Old habits never die. Randall's summation of Van Doren's contempt for Comedy of Errors invited me into other voices than ours. I'm not sure this should be part of our future discussions, given I'm finding what we have done so far quite provocative. Nonetheless, here are a few sidebars we might tuck away:
Anthony Caputo, Buffo (1978), contrasting Errors to Menaechmi, notes Shakespeare intensifies confusion and deepens the sense of wonder, the sense that the process has been strangely magical, associates the human tangle of this action with "magic, with an order of forces operating through nature but beyond human control or comprehension" (162). Magic-or the metaphor of magic-is one of the chief contributors to the marvelous sense that nature, the world, the stuff of life, is irrepressibly creative. He concludes "it is difficult to find a play which celebrates the marvelous unexpectedness of life with greater ebullience than The Comedy of Errors" (165). Yeah, we could have told him that.
Maurice Charney, All of Shakespeare (1993), contrary to Van Doren, but in keeping with Ernst's initial classroom questions, notes the "strong lines": lyric forms; stichomythic dialogue; hyperbole; couplets; sonnetlike quatrains (e.g., III.ii); extraordinary test flights of verse. He cites the motto of the entire play as "Come sister. I am pressed down with conceit:/ Conceit, my comfort and my injury" (Adriana, IV.ii.64-5). Conceit means literally what is conceived by the mind, but it was commonly used as a rhetorical term for the powers of the imagination, especially in an ingenious and overly clever figure of speech (4).
Two of the 173 books on my "try to read by the end of next week" shelf are Harold Bloom, Shakespeare: the Invention of the Human (1998) and Erich Segal, The Death of Comedy (2000), so I've used The Will Shakespeare Experience to at least open them to The Comedy of Errors. Bloom appreciates the skill in action, incipient character, and stagecraft-"that far outshines the three Henry VI plays and the rather lame comedy The Two Gentlemen of Verona--enough to challenge the conventional chronology which places Errors first. "It is true that in comedy Shakespeare was free to be himself from the start, whereas the shadow or Marlowe darkens the early histories (Richard III included) and Titus Andronicus" (21). This tiny chapter is all I have read of Bloom, but when he writes "this fierce little play is also one of the starting points for Shakespeare's reinvention of the human...an arena for inwardness...and Antipholus of Syracuse is a sketch for the abysses of self that are to come." (23-4), I am tickled that he is responding to what we, too, respond to.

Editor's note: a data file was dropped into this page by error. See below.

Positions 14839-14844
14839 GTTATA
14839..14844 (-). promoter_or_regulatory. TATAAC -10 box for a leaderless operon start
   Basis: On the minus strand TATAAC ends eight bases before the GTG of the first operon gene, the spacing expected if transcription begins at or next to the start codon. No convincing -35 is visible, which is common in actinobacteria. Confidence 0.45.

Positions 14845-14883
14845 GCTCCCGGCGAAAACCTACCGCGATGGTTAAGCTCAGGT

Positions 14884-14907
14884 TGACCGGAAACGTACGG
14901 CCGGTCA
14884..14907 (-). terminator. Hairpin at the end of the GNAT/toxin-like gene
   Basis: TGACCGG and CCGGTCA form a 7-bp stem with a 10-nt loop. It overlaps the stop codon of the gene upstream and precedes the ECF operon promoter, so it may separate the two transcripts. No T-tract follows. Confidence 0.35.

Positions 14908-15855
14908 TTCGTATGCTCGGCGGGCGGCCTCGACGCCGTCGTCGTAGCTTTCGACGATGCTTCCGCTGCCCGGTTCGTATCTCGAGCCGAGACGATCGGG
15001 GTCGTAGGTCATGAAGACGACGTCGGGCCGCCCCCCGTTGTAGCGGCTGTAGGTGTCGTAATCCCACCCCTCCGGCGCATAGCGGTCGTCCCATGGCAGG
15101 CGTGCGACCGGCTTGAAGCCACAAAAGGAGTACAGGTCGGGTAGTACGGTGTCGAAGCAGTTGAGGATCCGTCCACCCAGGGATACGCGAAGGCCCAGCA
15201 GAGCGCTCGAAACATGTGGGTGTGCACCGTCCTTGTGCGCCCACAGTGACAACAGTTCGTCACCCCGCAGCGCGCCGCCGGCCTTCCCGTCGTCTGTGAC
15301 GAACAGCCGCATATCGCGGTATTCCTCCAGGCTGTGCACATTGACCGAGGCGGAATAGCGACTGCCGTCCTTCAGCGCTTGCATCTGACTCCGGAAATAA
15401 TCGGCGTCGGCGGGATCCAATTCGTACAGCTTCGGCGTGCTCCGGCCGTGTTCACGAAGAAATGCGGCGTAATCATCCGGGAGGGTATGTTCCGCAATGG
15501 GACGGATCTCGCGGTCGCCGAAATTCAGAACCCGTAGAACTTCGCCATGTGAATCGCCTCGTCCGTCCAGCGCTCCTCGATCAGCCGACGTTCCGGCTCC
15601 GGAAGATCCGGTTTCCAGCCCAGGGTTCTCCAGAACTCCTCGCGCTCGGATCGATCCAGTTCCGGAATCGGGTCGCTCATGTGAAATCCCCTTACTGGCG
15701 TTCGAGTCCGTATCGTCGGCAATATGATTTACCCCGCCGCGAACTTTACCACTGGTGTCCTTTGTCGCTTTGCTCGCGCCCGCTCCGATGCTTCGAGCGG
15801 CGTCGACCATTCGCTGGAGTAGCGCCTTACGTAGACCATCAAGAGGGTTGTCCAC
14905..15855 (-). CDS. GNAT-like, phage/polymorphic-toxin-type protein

I've read Segal's Roman Comedy, which analyzes The Menaechmi, as "festive release." In Plautus, "the action takes place in a magnetic field between personifications of restraint and release" (43), the former personified in Menechmus's (of Epidamnus) wife's behavior as excessive industria, while M. refers to the courtesan Erotium as voluptas. The comedy itself presents the conflict of industria and voluptas, everyday versus holiday, or as Freud would describe it, the reality principle versus the pleasure principle. We don't much care for Shakespeare's Antipholus of Ephesus, but Segal's Plautus makes his antecedent sympathetic, rebelling against domestic repression, so both Menaechmi assert that "funny things happen only on the way from the forum" (52).
In "Shakespeare: Errors and Eros," in The Death of Comedy, Segal is interested in the depth and dimension Shakespeare uses to enhance Plautus. Yeah, he explores "Christian coloration" provoked by Shakespeare's substitution of Ephesus for Epidamnus (remember St. Paul's Epistle), so he focuses on redemption and even death (homophone for debt) and rebirth, and he notes that II.1 is a scene Plautus could not have written, "two freeborn women having an intimate conversation" (291), though he finds Adriana "a bad-tempered wife" (am I the only one who likes her?), while Luciana's view of the proper role of women contains St. Paul's advice ("Wives, submit yourselves unto your husbands"). Yet, Adriana's "is a voice of a genuine, plausible lament, and in a real sense these two women provide the emotional core of the play" (292).